LeBron James

NBA Finals Game 1: Spurs win fourth quarter, win game 92-88

11 Comments

Miami was up by three points heading into the fourth quarter but the Spurs were the better team when it mattered — San Antonio had zero turnovers in the quarter, Miami had 5. The Heat shot just 27.8 percent in the fourth quarter and Chris Bosh was 1-of-5 from the floor.

Combine that with great play from Tony Parker — including an insane shot with 5 seconds left — and the Spurs take Game 1 on the road 92-88.

The big take away we should have from this game — man this was fun. Two teams that for the most part played good basketball and pushed the pace — this wasn’t the grind-it-out stuff of the last round, this was entertaining and smart basketball. I hope we get seven games of this kind of play.

END OF GAME: 92-88 Spurs take Game 1. Great defense from San Antonio in the fourth, they hit their shots. And we have a series.

:05 Fourth Quarter: Tony Parker with shot right at buzzer… so close. Refs could rule either way if it was too late. But the refs make the right call and count it (he got it off by just a split second), and Spurs up 92-88 and will force Heat to score quick and foul. Amazing play by Parker, who fell, but got up and went up and under for the shot.

:31 Fourth Quarter: Parker misses jumper. At other end LeBron fouled in post, hits both three throws, 90-88 Spurs, and Heat will get last shot.

:58 Fourth Quarter: Chris Bosh misses a wide-open three.

1:08 Fourth Quarter: Duncan uses pump fake to create room, drives the paint and is fouled. Hits both 90-86 Spurs.

1:28 Fourth Quarter: Allen hits all three, 88-86 Spurs.

1:30 Fourth Quarter: Huge three by Danny Green has Spurs up 7. LeBron layup makes it five, then next possession Danny Green fouls Ray Allen on a three. Bad foul, Ray can get it to two.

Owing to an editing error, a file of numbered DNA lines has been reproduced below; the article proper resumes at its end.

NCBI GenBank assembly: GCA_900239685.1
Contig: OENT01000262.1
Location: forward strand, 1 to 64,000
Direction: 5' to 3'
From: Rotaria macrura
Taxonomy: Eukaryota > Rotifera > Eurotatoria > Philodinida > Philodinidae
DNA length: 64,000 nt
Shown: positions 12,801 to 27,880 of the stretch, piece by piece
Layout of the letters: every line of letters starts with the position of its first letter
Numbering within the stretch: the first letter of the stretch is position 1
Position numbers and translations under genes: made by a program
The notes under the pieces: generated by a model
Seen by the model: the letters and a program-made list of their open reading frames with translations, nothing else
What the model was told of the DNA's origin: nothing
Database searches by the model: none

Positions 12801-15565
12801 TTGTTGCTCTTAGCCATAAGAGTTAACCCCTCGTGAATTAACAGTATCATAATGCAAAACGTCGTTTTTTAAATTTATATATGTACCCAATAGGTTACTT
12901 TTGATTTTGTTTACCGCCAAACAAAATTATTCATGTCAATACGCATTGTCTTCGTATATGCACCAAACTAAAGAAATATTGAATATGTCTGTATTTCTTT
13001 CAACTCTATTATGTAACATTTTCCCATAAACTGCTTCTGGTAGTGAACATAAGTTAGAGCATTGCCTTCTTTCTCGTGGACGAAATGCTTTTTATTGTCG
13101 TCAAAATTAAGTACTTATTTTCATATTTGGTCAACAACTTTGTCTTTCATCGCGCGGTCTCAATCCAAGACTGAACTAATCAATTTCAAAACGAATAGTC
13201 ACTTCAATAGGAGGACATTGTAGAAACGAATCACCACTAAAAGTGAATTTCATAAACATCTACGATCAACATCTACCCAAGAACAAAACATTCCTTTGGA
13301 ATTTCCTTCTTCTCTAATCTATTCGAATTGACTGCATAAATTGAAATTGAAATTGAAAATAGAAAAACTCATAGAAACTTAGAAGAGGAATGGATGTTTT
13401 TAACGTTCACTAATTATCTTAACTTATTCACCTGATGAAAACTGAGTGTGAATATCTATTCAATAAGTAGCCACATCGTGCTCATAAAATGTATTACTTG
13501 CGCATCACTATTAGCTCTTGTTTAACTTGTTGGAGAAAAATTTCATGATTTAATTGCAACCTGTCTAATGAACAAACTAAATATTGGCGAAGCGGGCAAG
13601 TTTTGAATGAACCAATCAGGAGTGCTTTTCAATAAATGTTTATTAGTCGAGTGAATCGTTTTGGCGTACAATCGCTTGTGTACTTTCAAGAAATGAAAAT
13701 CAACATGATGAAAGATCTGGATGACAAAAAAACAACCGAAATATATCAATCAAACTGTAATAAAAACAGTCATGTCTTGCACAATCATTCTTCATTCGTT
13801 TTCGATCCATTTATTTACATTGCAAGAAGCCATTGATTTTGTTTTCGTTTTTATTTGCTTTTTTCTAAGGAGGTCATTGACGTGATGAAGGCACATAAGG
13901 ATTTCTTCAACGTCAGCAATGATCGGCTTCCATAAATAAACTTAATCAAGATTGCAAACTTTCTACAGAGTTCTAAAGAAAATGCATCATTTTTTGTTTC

2:40 Fourth Quarter: Sours put LeBron on Parker. 85-81 Spurs.

3:30 Fourth Quarter: Spurs outscoring Heat 16-7 in the fourth so far. Miami hasn’t scored in nearly four minutes. Heat 3-12 shooting in the fourth

3:30 Fourth Quarter: Tony Parker with stepback jumper makes it 85-79 Spurs, six point lead. Other guys have stopped hitting for the HEat and it’s killing them (plus, Spurs playing good defense).

4:05 Fourth Quarter: Duncan makes a tip-in, Wade misses a layup, then next Heat possession the Heat see Chalmers get stripped. 83-79 Spurs as they are the ones cranking up their defense.

5:59 Fourth Quarter: LeBron has been dishing as the defense comes to him, but hasn’t scored himself since 6:48 of the third quarter. That’s fine if other guys are hitting enough.

5:59 Fourth Quarter: LeBron assist to Chris Bosh for a midrange jumper is LeBron’s 10th assist, he has a triple double. But a couple turnovers have the Spurs converting in transition. 81-78 Spurs.

7:47 Fourth Quarter: After sloppy turnover, Parker on runout is fouled, hits both free throws and Spurs have their first lead since the first quarter, 77-76.